Redirect HTTP will block all unsecure connections and redirect to HTTPS.
And by assigning public IP you are exposing this container to internet.
Then inside task image option select image from either public docker hub or public ecr or private ecr.
The pipeline can only be set with private ecr for now.
Finally set auto scaling limits with minimum of 1 and maximum of 20.
You can even set maximum to 2,000 if you want. Just make sure you get notified if billing exceeds certain amount.
So you can confirm if this is programming mistake or real spike in traffic.
The target utilization is set to 70% because after you cross the limit it has to download image and spin up new container. This takes few minutes so I have not set 90% or above 90%.
Now to just redirect the root domain traffic you can add the HTTPS redirect as follows.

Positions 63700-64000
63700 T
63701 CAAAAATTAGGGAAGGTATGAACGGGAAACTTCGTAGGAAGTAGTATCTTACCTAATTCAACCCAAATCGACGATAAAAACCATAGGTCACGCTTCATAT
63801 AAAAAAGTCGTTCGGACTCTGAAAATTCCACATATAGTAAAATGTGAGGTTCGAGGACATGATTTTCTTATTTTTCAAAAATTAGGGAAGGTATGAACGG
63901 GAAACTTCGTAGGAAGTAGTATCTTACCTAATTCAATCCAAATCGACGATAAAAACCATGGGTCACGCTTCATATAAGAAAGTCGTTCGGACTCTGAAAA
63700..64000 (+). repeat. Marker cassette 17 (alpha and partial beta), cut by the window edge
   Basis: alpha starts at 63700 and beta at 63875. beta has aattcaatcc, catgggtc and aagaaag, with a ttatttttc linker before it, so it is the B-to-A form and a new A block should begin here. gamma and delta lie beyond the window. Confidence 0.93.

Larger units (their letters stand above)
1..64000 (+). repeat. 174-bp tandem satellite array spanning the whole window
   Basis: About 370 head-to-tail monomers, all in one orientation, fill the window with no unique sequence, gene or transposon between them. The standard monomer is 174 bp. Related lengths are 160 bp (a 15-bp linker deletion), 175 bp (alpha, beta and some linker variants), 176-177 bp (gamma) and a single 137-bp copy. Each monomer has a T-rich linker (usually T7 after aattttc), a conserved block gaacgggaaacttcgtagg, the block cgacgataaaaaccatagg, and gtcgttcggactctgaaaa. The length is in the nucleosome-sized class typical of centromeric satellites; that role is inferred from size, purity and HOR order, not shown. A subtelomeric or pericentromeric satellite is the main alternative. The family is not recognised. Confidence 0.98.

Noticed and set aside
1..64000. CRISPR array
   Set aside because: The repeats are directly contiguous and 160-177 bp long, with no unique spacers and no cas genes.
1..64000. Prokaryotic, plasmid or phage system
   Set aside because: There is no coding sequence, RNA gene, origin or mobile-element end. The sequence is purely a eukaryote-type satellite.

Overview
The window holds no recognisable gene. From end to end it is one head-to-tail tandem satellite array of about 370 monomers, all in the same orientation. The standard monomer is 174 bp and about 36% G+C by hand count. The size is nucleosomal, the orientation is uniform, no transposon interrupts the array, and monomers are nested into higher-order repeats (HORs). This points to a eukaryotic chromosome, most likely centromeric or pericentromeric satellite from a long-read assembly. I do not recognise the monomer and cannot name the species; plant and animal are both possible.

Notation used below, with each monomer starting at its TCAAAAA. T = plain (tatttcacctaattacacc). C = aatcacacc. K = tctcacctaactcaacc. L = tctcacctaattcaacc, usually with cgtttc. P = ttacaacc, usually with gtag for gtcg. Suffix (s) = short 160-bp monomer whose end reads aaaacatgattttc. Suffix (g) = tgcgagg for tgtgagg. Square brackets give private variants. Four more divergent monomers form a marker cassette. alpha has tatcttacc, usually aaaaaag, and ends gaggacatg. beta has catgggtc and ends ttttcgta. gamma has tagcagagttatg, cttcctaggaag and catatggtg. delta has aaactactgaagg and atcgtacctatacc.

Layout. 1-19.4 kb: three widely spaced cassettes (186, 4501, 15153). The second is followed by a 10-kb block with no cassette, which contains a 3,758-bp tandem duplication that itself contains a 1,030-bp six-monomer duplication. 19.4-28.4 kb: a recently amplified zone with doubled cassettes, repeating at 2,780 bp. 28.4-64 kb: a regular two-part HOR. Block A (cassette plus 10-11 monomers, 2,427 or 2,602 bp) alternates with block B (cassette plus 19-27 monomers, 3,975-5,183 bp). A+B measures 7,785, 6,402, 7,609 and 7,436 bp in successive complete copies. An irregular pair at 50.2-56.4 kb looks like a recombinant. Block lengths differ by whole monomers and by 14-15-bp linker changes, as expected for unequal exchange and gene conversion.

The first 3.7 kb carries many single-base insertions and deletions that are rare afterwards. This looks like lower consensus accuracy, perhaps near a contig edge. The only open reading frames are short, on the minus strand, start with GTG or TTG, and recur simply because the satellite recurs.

Container update without pipeline
Just change the image version in CDK and deploy. It will take 5 or more minutes but new image will be deployed on fargate.
Container update with Codepipeline
First lets create codecommit repo for storing Next JS project as follows
And I am printing the SSH url so I can add to Next JS project.
Then I am going to create codebuild project as follows
Very Important to build docker container you need to set environment
Without this you cannot access docker cli at codebuild container.
And in our project we are using official node image from docker hub.
And unfortunately docker has recently set pull limit. These limits are based on IP address.
And codebuild service is used by millions of users. So you will never be under 100 anonymous pull limit.